Main Differences Between Specific Heat and Thermal Conductivity (In Points)

Now let’s see the main points of differences between specific heat and thermal conductivity.

  • Basically, the electrons are responsible for electric and thermal conductivity, on the other hand, ion oscillations are responsible for the majority of specific heat (phonons).
  • Aluminium will be able to store more thermal energy than Iron (Are specific heat and thermal conductivity related?, n.d.).
  • Thermal conductivity is actually a measurement of how well a substance conducts heat from one end to the other via conduction. The higher the thermal conductivity value, the easier it is to transport heat.
  • The specific heat capacity of a substance is actually the measurement of how much heat it absorbs as its temperature rises gradually. Hence, the higher the specific heat, the more heat is absorbed by the substance.
  • Heat will travel faster and in greater proportion through a medium with higher thermal conductivity and lower specific heat. This is usually the case with good heat conductors, such as metals.
  • In reality, Heat will travel slower and in smaller proportion through a medium with a lower thermal conductivity and a greater specific heat. This is actually the case that happens frequently with poor heat conductors such as insulators, particularly ceramic-type insulators.


Thus, to conclude, it can be said that both specific heat and thermal conductivity, have their own pros and cons. Each is important and has its own applications and usability. The conceptual understanding of each topic becomes very necessary for gaining more knowledge and becoming intellectual and smart. It’s important to read thoroughly about their definitions, their measurement, the abbreviations that are used, the units that are used, their influencing factors, and so on. Moreover, it’s very vital to understand the key differentiating points between specific heat and thermal conductivity. Actually, it requires extra time to read and learn about such topics in detail. And, it becomes our duty to take out that extra time from our busy schedules. Then only, does the true sense of knowledge and understanding will get imbibed into our brains. This will not only enhance our brain’s capacity to grasp more things easily, but also, it’ll show that we take studies and knowledge seriously for our growth and professional success. Therefore, keep reading scientific topics, and keep learning more and more.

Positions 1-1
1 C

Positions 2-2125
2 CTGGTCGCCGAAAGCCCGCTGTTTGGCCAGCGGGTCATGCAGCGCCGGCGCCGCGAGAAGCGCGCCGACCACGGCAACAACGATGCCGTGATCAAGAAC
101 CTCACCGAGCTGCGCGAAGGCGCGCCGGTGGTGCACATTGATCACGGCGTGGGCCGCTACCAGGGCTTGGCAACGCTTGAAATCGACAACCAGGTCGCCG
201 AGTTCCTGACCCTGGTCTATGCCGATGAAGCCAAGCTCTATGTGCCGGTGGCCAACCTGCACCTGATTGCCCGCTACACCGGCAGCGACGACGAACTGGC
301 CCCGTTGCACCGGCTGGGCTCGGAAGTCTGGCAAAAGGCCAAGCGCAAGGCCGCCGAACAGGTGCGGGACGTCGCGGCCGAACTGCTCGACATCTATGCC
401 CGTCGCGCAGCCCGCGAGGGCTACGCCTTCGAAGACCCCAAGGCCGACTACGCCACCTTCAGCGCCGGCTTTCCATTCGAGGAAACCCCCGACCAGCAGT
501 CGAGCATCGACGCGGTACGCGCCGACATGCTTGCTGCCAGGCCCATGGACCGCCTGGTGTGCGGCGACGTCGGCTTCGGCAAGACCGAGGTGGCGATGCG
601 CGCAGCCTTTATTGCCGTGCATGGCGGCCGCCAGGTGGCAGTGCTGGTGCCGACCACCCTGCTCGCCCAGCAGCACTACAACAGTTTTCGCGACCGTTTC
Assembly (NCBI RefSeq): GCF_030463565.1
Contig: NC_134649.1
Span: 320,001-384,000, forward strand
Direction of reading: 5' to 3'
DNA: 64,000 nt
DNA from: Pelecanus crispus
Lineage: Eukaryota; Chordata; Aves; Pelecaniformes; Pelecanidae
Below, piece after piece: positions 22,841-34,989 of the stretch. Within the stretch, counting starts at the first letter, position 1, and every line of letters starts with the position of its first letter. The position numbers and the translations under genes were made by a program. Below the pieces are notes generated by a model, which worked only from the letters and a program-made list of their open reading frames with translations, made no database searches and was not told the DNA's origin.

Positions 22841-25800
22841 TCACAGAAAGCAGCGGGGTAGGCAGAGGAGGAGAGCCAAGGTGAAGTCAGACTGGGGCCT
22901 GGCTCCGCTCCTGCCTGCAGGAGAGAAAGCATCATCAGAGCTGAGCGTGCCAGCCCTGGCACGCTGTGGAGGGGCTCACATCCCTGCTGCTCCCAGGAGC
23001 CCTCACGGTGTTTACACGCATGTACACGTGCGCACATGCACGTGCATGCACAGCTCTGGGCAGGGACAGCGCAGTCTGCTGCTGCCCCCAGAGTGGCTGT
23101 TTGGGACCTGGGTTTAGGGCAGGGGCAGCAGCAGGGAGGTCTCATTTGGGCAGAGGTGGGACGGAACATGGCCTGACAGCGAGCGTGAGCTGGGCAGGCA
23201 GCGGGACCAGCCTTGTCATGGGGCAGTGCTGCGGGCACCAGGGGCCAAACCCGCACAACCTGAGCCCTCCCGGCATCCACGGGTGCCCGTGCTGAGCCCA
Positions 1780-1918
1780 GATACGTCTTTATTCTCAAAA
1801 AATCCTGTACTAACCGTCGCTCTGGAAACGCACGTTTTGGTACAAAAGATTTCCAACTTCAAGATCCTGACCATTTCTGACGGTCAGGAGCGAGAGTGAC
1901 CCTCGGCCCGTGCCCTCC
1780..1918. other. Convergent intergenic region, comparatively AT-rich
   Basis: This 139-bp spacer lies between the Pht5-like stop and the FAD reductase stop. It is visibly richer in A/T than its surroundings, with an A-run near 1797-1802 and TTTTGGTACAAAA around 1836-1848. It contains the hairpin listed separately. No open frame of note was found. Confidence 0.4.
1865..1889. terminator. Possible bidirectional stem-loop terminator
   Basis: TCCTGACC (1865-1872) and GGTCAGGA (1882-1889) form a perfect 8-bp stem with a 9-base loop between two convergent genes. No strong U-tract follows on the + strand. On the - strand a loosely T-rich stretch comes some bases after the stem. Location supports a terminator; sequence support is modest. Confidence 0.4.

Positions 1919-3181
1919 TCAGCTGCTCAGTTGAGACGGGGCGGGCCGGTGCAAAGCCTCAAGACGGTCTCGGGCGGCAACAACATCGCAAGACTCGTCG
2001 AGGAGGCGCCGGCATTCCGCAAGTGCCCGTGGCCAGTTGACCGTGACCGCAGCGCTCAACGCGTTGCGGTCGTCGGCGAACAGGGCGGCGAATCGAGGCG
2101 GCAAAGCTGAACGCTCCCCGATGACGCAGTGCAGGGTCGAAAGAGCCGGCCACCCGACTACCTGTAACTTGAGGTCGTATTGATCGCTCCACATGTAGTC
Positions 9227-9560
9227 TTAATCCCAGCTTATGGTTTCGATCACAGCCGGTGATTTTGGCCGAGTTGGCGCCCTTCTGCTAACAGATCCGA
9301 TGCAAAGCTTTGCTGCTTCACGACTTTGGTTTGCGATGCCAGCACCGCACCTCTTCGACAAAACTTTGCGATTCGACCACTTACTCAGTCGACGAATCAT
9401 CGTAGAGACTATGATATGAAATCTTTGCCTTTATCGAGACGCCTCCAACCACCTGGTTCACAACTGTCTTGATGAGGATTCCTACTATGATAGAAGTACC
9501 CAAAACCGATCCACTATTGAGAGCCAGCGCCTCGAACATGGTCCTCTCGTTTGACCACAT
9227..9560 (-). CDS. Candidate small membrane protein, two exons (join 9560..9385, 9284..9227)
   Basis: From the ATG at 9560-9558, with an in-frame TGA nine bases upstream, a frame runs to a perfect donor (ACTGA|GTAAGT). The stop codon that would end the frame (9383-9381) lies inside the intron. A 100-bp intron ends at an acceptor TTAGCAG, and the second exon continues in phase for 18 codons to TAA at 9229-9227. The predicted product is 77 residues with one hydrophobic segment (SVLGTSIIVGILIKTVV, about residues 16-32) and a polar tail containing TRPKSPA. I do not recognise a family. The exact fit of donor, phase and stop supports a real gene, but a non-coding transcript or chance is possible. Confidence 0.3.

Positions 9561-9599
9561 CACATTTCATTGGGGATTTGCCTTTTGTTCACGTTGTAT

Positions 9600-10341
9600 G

• Are specific heat and thermal conductivity related? (n.d.). Retrieved from PHYSICS: https://physics.stackexchange.com/questions/16255/are-specific-heat-and-thermal-conductivity-related#:~:text=However%20specific%20heat%20is%20not%20directly%20related.%20This,contribute%20almost%20nothing%20for%20specific%20heat%20in%20metals.
  • specific heat. (n.d.). Retrieved from Britannica : https://www.britannica.com/science/specific-heat
  • Specific heat capacity. (n.d.). Retrieved from WIKIPEDIA: https://en.wikipedia.org/wiki/Specific_heat_capacity


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"Difference Between Specific Heat and Thermal Conductivity." Diffzy.com, 2024. Mon. 17 Jun. 2024. <https://www.diffzy.com/article/difference-between-specific-heat-and-thermal-conductivity-475>.